Why is the price of a knee replacement for a dog—involving the same technology and the same medical skills that are needed for humans—less than one-sixth the price a typical health insurance company pays for human operations? Why is it less than one-third of what hospitals tell Medicare their cost of doing the procedure is?
When you recover from your knee replacement surgery, let’s say you spend two nights in a hospital room. If you are like some patients, you may be enjoying all the comforts of a luxury hotel. Fido recovers in a cage, which presumably costs much less. But even with meals, two nights in a hotel should come in under $1,000. The price difference we are trying to explain is many times that amount.
Then, there is the difference in surgeons’ skills. Presumably, the surgeons who operate on humans are more talented and therefore more valuable. But an orthopedic surgeon in Dallas typically gets paid an amount equal to about 10 percent of the $32,500 an insurer pays to the hospital.
I suppose you (as a patient) would get more attention than Fido from nurses and support staff for the one or two days of recovery. Guess how much a nurse gets paid in Dallas? It’s about $30 per hour. That is nowhere near the explanation we are searching for.
Let’s take the actual cost hospitals tell Medicare they incur for this procedure. It’s about $15,000, not including surgeon’s fees. But if veterinarians can do it for a third of that amount, it’s hard to see why the human hospital cost isn’t at least half of what it actually is.
The only explanations I can come up with for why human knees cost so much more are (1) government regulations, (2) malpractice liability, and (3) the inefficiencies created by the third-party payment system. It looks like these three factors are doubling the cost of US healthcare.
Let’s take regulations first. In terms of rules, restrictions, and bureaucratic reporting requirements, the healthcare sector is one of the most regulated industries in our economy. Regulatory requirements intrude in a highly visible way on the activities of the hospital medical staff and affect virtually every aspect of medical practice. In Patient Power, Gerry Musgrave and I described the burdens faced by Scripps Memorial Hospital, a medium-sized (250-bed) acute care facility in San Diego, CA. Scripps had to answer to thirty-nine governmental bodies and seven nongovernmental bodies. It periodically filed sixty-five different reports, about one report for every four beds. In most cases, the reports were not simple forms that could be completed by a clerk. Often, they were lengthy and complicated, requiring the daily recording of information by highly trained hospital personnel.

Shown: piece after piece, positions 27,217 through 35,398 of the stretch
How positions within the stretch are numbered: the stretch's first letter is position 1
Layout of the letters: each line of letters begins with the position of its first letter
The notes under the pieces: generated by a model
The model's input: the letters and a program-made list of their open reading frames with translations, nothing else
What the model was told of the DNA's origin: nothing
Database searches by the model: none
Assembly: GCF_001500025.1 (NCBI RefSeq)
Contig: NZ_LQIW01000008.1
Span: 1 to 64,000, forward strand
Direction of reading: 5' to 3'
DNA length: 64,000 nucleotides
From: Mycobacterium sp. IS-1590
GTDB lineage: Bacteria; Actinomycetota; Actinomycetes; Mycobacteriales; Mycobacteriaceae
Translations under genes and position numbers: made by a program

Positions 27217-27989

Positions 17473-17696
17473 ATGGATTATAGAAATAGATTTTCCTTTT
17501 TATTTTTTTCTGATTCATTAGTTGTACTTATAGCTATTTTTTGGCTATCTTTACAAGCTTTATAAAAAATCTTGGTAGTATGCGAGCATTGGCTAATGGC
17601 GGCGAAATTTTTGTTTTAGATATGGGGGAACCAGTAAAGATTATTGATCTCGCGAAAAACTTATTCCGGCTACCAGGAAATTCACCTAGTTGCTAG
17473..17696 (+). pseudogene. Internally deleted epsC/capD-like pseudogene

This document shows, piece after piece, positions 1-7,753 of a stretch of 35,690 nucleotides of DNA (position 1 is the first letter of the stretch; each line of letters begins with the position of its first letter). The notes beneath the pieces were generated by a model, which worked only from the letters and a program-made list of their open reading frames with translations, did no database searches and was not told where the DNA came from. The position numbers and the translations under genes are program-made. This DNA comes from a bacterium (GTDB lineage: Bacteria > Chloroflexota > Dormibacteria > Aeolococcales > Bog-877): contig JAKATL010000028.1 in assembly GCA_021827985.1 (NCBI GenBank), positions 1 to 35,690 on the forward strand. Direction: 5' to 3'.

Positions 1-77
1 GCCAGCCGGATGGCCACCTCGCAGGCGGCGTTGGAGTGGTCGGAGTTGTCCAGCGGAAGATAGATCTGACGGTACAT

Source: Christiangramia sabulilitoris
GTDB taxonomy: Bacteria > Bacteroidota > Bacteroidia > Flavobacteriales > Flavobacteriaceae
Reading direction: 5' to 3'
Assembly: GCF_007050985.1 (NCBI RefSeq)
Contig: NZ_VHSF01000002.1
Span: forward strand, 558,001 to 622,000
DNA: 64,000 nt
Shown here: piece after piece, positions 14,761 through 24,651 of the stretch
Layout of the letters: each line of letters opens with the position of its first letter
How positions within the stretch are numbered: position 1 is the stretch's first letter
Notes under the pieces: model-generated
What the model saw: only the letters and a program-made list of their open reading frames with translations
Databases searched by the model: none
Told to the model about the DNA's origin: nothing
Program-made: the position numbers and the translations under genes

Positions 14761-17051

Then there is the malpractice system. Estimates place the burden of the system at between 2 percent and 10 percent of the cost of US healthcare. But it’s hard to separate out the effects of malpractice from the effects of regulation. Remember, both institutions are trying to do the same thing: reduce the incidence of adverse medical events (no matter how imperfectly). If a hospital fails to follow a regulation and that failure leads to a patient death, the failure would undoubtedly be the basis for a malpractice lawsuit. So the existence of the malpractice system helps encourage compliance with regulations—making them more costly.
Finally, there are the inefficiencies produced by the third-party payment system. When providers do not compete for patients based on price, they typically do not compete on quality either. In the hospital sector, they tend to compete on amenities instead. The way you compete on amenities is to spend more on amenities. This adds to costs.
It’s amazing how often people cannot see the forest for the trees. Think how many volumes have been written trying (and failing) to explain why our healthcare costs are so high. Sometimes the answers to complex questions are more easily found by asking the simplest of questions. I will ask and answer more of such questions in my next blog post. Until then, please see my Independent Institute book, Priceless: Curing the Healthcare Crisis.
[Cross-posted at Psychology Today]
About the author: John C. Goodman
John C. Goodman is a Research Fellow at the Independent Institute and President and Kellye Wright Fellow in Health Care at the National Center for Policy Analysis. The Wall Street Journal and the National Journal, among other media, have called him the “Father of Health Savings Accounts.”